The Popular, the Unpopular and the Unknown

Real Clear Politics has data from, and commentary on, a CBS poll on presidential contenders for 2008. The numbers are simple: favorable/unfavorable ratings for the candidates, plus those who don’t know enough to judge. These numbers are further broken down by party affiliation.

The data suggest a number of observations.

First, not surprisingly, the candidates who look best at this stage are Rudy Giuliani and John McCain, with John Edwards not far behind. McCain and Giuliani are both broadly known and have favorable/unfavorable ratios around two to one. That strikes me as very favorable positioning for the upcoming race.

Second, Hillary Clinton continues to have a problem with high negatives: 43/38. That isn’t quite as bad as some numbers I’ve seen for her, but her unfavorable rating is close to double McCain’s or Giuliani’s. It’s by no means the worst among the Democrats, however; the public has a remarkably negative view of both Al Gore (32/46) and John Kerry (an astonishingly bad 22/48). I suppose those 22% must be the servicemen and women who admire Kerry so much (see Scott’s post below).

Third, buzz among politics junkies, and even the media generally, doesn’t quickly translate into name recognition among the general public. Notwithstanding the non-stop fawning over Barack Obama that we’ve seen in recent months, most respondents–61%–say they don’t know enough about him to have an opinion. Likewise, Mitt Romney seems to have established himself as a credible, first-tier candidate on the Republican side, but the voters haven’t noticed yet. His ratings are an anemic 5/10, with an overwhelming 85% saying they don’t know enough to judge.

Of course, 29% of respondents also say they don’t know enough about John Kerry to form an opinion. I assume these 29% are pretty much all non-voters.

It’s early yet, and these numbers will no doubt jump around between now and next year. Still, the obvious lesson seems unavoidable: the Republicans have two candidates who are well-positioned to win the general election. The Democrats don’t have a candidate who is equally well-positioned. Not only that, it isn’t easy to see who in their ranks will be able to get to a similarly favorable point over the next year. And, much as I like Mitt Romney, I have to wonder what it would take to bring him to the point where his strength as a general election candidate would approximate that of McCain and Giuliani.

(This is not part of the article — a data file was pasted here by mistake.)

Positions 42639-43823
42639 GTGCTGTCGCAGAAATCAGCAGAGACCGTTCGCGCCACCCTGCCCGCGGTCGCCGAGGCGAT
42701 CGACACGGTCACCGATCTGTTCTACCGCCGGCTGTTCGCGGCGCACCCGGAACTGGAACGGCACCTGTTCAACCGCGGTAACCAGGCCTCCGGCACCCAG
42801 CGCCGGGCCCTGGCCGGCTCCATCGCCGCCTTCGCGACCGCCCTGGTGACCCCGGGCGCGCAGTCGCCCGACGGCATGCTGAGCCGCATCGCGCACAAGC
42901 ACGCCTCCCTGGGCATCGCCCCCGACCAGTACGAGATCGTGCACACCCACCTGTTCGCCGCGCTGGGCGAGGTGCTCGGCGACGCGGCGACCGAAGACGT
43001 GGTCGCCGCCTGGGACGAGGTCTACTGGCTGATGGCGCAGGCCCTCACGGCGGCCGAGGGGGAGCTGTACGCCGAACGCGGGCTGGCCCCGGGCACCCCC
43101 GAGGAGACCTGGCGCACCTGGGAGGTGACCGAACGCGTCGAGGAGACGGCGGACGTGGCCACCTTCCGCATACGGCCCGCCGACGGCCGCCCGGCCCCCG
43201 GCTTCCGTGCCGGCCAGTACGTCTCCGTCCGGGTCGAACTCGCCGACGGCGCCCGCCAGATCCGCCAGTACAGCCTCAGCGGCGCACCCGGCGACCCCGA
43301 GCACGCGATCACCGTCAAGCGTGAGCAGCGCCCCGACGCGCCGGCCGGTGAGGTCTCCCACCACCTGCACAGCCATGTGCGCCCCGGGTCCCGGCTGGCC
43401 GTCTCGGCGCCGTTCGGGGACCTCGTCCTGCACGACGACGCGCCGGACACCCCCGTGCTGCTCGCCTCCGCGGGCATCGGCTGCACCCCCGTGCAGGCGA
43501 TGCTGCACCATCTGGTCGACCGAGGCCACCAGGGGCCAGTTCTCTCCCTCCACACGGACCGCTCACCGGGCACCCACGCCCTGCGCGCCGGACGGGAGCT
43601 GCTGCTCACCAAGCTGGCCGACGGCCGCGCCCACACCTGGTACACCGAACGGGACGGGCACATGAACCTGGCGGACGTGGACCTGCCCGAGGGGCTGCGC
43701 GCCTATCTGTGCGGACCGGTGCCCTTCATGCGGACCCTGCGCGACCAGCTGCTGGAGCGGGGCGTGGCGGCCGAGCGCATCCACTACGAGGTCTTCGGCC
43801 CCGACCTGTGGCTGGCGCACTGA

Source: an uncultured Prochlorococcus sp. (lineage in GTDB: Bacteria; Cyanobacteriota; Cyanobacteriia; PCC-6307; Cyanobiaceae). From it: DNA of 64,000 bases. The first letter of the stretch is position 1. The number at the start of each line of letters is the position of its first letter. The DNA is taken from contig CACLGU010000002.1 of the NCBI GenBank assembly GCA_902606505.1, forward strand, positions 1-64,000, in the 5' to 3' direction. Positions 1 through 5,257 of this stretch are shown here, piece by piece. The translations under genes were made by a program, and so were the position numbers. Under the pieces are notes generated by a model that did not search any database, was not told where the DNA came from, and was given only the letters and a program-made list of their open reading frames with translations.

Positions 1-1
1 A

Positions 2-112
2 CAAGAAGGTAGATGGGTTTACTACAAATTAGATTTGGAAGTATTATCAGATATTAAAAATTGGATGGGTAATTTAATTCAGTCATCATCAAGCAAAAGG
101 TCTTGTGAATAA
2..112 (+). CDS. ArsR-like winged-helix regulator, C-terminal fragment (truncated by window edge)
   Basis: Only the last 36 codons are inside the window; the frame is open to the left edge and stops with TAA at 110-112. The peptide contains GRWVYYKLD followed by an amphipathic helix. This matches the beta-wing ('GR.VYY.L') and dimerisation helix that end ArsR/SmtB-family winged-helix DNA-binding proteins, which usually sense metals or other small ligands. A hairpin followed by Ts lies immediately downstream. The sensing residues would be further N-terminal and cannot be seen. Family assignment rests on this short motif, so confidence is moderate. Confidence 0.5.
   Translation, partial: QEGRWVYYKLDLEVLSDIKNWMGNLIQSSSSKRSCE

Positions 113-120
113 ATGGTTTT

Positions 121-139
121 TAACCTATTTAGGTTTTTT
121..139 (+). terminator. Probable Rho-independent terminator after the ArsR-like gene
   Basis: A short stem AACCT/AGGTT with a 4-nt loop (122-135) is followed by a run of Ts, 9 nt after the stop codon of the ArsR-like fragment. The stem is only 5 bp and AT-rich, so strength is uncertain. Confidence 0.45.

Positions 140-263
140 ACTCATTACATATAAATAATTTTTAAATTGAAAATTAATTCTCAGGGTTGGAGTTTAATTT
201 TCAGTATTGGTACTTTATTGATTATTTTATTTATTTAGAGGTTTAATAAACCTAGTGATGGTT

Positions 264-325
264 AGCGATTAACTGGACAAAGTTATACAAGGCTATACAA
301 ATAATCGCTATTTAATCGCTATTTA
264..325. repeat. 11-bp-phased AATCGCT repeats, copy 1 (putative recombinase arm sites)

PAUL adds: Interesting stuff. Other things being equal, the leading Dems should be doing better than the leading Republicans right now because their party is the more popular of two. This was true on election day and is probably more true today, as the Democrats ride a crest of goodwill based on the natural hope that they will improve things. The party’s current relative popularity helps explain, I think, why Clinton’s numbers have improved. But the weakness in these numbers demonstrates that, when it comes to her, all things are not equal. In other words, though certainly electable, she continues to have the potential to underperform in the 2008 general election, should she make it that far.

On the other hand, as I discussed the other day, McCain faces the real prospect that his ratings will decline due to his unflinching support of the war in Iraq and his call to send more troops there. Giuliani may also have some vulnerability in this regard, but if so it’s far less than McCain’s.

As to Romney, the electorate sees him as a blank slate, but he seems to have the time and the resources to overcome that problem and therefore the opportunity, given his talent, to build a favorable image. However, the high “favorables” that McCain and Giuliani enjoy were built in better times for Republicans, and were based on accomplishments that Romney has not replicated and can’t now achieve.

By the way, in the interest of full disclosure, I should say that my daughter works for a consulting firm that provides services to the Romney “exploratory” group. However, my admiration for Romney predates and is unrelated to her connection to her employer and the campaign.

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